Second Indian power cut leaves 700m in the dark

Chaos again across large areas of a nation that cannot meet increasing demand for electricity


Rescue efforts to reach 60 miners stuck underground continued last night after a second massive power cut in as many days – thought to be the largest outage in history – brought chaos to India.

In developments that triggered a mixture of despair and incredulity, a day after the country's northern grid collapsed on Monday it did so again yesterday, followed shortly afterwards by the collapse of the eastern and north-eastern grids. At one point anywhere up to 700 million people in 20 Indian states, stretching from Kashmir to West Bengal, were without electricity.

Hundreds of trains ground to a halt and traffic lights went out, bringing chaos to many of the biggest cities. Electric crematoriums had to switch to using wood and businesses and hospitals had to rely on back-up generators.

One of the most intense dramas was playing out in the eastern states of West Bengal, where around 200 workers were stuck underground in three mines after the lifts used to bring them to the surface stopped working when the power died. A similar incident occurred in Jharkhand in eastern India where 65 men were trapped.

Yesterday evening it was reported that the 200 miners stuck in Burdwan, around 120 miles north-west of Kolkata, had been rescued. But operations continued in Jharkhand where six of 65 miners trapped at four sites in the Dhanbad area had been rescued. "We are hopeful of evacuating all others soon," Tapas Kumar Lahiry of Eastern Coalfields Ltd told The Times of India.

As with Monday's blackout, which affected around 330 million people, there was no definitive explanation for what caused the collapse of the grid. Politicians engaged in a blame game, with some accusing various states of overdrawing from the national grid.

The Power Minister Sushil Kumar Shinde said the crisis was the fault of states such as Uttar Pradesh (UP), which had taken more than their agreed share. "Everyone overdraws from the grid. This morning I held a meeting with power officials and I gave directions that states that overdraw should be punished," he told reporters. "We have given instructions that their power supply could be cut." The state of UP denied the allegations.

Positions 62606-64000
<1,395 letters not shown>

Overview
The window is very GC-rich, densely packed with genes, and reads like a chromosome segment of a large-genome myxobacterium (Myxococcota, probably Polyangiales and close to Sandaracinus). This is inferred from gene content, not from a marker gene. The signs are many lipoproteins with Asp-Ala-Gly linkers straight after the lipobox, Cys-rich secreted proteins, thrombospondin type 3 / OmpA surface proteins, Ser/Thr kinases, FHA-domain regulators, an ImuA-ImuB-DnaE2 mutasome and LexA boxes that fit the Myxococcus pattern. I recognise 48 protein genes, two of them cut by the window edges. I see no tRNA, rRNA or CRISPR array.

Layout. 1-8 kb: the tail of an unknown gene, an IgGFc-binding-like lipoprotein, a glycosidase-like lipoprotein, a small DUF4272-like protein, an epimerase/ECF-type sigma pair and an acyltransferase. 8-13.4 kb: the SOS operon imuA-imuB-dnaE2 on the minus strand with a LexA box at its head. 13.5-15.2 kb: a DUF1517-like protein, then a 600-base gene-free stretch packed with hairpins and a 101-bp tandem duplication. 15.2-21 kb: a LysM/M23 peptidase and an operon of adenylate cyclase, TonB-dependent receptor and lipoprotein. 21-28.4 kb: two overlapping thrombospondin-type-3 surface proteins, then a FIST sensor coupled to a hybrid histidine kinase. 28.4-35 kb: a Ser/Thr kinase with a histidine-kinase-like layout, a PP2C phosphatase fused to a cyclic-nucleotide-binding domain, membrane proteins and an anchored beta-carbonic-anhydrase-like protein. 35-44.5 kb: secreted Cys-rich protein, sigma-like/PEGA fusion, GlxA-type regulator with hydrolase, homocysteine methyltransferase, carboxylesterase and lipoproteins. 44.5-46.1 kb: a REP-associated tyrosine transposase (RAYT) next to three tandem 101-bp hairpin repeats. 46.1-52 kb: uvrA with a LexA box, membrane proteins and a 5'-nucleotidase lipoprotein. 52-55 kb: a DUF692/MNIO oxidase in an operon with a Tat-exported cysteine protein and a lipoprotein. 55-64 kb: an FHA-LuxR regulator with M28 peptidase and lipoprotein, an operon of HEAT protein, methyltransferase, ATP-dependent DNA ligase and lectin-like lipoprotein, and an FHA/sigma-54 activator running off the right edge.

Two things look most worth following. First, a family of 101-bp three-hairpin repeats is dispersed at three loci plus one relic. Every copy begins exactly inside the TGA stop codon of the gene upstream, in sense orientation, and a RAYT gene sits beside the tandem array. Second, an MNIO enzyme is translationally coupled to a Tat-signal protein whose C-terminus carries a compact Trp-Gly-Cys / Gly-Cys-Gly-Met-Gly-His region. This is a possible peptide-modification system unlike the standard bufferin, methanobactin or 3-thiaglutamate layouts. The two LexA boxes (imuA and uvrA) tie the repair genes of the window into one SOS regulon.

While the Prime Minister's office remained silent about the crisis, many observers noted with irony the announcement that Mr Shinde was to be promoted to the home ministry in a government reshuffle.

The opposition Bharatiya Janata Party said the blackouts were evidence of mismanagement and demanded an apology from the Prime Minister, Manmohan Singh.

Whatever the cause of yesterday's collapse, at its root is India's often-debilitating electricity deficit of somewhere around 12 per cent. So-called load-shedding, the deliberate shutdown of electricity in some areas to avoid total blackouts, is commonplace, especially in rural areas and on the fringes of the cities. Two areas where power cuts are rare are Gujarat and the central parts of Mumbai.

"The cause of this is very well known – the country does not have sufficient power and on top of this demand is increasing very fast. It's a mismatch between demand and supply," said Shahid Hasan, a director of the Energy and Resources Institute in Delhi.

"If you have certain states drawing more than their allotted share then it can trigger this collapse."

In Delhi, the city's metro was again closed and thousands of people were forced to try and make their way home either by car, bus or on foot. By mid-afternoon, roads in many parts of the city were approaching gridlock.

By yesterday evening power had been restored to many parts of the capital, though not all parts of country were so fortunate.

In West Bengal, where inter-city and local electric trains were stopped at stations, the chief minister Mamata Banerjee said it would take up to 12 hours to restore power.

The state's power minister, Manish Gupta, said: "The situation is very grave. We are doing everything to restore power."

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